Egyptians have been waiting for a week to find out who won the presidential runoff. The head of the election commission has confirmed they will indeed learn the result on Sunday.
Farouk Sultan, the head of the Supreme Presidential Election Commission, on Saturday confirmed that the official results would be released on Sunday at a press conference in Cairo at 3 p.m. (1:00 UTC).
Tens of thousands of Egyptians were gathered on Tahrir Square in Cairo on Saturday in protests against the delay in publishing the results of Sunday's presidential election and the ruling military council's power grab.
The protests, which have been ongoing since the election commission said it would not release election results on Thursday, include members and supporters of the Islamist Muslim Brotherhood and several secular movements.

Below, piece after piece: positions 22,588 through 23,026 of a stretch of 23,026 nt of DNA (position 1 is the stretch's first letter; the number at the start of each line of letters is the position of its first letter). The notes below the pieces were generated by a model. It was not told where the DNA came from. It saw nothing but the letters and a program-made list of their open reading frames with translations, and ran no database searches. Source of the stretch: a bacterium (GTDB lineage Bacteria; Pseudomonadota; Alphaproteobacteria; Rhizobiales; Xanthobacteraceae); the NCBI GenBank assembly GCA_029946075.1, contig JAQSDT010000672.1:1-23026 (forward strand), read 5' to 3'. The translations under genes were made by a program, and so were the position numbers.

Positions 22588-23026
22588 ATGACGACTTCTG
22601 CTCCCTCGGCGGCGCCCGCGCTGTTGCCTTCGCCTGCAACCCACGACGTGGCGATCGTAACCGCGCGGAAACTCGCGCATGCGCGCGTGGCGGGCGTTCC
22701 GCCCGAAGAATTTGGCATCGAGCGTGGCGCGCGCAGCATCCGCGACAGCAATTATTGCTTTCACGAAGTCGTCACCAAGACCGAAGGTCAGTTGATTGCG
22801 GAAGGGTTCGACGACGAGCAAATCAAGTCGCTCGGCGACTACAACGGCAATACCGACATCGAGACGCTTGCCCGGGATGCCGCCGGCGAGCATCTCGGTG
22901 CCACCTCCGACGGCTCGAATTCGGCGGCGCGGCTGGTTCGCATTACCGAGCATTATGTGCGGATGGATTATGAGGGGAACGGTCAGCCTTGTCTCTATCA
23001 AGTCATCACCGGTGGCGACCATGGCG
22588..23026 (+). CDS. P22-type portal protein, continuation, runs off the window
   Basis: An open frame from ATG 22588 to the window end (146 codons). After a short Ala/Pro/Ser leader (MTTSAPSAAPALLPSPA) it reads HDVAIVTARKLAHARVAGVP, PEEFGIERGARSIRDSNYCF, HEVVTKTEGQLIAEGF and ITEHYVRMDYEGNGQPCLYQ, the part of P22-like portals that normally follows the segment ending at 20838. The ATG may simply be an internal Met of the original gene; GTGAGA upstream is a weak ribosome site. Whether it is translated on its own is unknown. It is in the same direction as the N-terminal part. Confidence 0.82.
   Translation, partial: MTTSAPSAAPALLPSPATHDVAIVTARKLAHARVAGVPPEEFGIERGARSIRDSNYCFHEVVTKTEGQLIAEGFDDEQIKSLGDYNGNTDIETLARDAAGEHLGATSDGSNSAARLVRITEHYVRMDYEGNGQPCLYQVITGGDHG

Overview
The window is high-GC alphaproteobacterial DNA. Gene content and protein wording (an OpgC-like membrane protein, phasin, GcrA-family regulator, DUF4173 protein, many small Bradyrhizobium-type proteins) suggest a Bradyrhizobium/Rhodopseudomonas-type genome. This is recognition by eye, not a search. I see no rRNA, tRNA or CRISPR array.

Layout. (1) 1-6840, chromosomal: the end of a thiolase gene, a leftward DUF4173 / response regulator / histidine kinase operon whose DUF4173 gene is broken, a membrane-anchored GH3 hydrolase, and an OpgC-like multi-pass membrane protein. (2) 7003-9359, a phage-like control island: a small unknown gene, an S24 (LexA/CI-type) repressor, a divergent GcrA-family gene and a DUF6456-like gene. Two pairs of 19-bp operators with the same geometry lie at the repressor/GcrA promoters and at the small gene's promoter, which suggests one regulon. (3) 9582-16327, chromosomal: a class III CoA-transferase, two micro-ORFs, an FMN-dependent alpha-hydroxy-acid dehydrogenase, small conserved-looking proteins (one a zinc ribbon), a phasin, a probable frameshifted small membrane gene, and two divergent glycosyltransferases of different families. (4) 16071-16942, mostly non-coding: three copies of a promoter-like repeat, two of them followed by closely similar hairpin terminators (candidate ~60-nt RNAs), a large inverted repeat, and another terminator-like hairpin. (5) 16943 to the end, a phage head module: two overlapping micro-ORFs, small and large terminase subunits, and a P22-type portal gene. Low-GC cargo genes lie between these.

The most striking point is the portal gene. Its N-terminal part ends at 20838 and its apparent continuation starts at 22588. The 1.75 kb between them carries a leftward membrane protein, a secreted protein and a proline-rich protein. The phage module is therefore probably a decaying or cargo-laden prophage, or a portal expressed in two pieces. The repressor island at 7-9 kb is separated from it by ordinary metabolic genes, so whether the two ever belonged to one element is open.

The Muslim Brotherhood insists that its candidate, Mohamed Morsi, won the election, a claim that has been rejected by his opponent, Ahmed Shafiq, a premier under former President Hosni Mubarak.
The race has polarized the country between those who want to keep religion out of politics and fear the Brotherhood would stifle personal freedoms, and others who fear a return to the old regime under Shafiq's leadership.
The delay in the publication of results raised suspicion in Egypt that the result was being negotiated rather than counted.
The ruling military council, which had promised to hand over power to civilians by July 1, dissolved the parliament on the eve of the election and then issued a decree as polls closed on Sunday, setting strict limits on the powers of whoever would be elected president.
The ruling Supreme Council of the Armed Forces assumed legislative powers after a court ordered the Islamist-led parliament dissolved and issued decrees giving the army powers of arrest and a broad say in government policy, curbing the powers of the president.
Protesters have been in Tahrir Square since the constitutional document was issued on Sunday.
Some chanted "down with military rule" and called on the military to reverse the constitutional declaration that gave it sweeping powers.
ncy, rg/jm (Reuters, AFP, AP)